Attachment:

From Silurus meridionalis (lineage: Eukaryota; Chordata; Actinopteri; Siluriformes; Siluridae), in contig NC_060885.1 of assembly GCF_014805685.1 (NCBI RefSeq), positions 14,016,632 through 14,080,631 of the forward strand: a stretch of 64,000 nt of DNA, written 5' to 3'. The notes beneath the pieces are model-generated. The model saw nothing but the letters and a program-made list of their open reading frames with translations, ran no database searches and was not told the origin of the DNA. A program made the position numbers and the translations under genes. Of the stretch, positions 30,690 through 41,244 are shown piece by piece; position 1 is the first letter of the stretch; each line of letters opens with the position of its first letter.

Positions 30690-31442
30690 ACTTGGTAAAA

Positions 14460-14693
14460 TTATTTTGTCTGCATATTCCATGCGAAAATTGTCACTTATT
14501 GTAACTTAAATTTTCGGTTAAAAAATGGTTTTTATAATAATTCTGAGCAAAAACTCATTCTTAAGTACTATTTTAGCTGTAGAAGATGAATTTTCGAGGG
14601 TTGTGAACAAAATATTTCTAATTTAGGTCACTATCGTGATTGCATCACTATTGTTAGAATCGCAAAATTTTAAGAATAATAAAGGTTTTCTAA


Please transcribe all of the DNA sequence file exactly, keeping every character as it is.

From Silurus meridionalis (lineage: Eukaryota; Chordata; Actinopteri; Siluriformes; Siluridae), in contig NC_060885.1 of assembly GCF_014805685.1 (NCBI RefSeq), positions 14,016,632 through 14,080,631 of the forward strand: a stretch of 64,000 nt of DNA, written 5' to 3'. The notes beneath the pieces are model-generated. The model saw nothing but the letters and a program-made list of their open reading frames with translations, ran no database searches and was not told the origin of the DNA. A program made the position numbers and the translations under genes. Of the stretch, positions 30,690 through 41,244 are shown piece by piece; position 1 is the first letter of the stretch; each line of letters opens with the position of its first letter.

Positions 30690-31442
30690 ACTTGGTAAAA

Positions 14460-14693
14460 TTATTTTGTCTGCATATTCCATGCGAAAATTGTCACTTATT
14501 GTAACTTAAATTTTCGGTTAAAAAATGGTTTTTATAATAATTCTGAGCAAAAACTCATTCTTAAGTACTATTTTAGCTGTAGAAGATGAATTTTCGAGGG
14601 TTGTGAACAAAATATTTCTAATTTAGGTCACTATCGTGATTGCATCACTATTGTTAGAATCGCAAAATTTTAAGAATAATAAAGGTTTTCTAA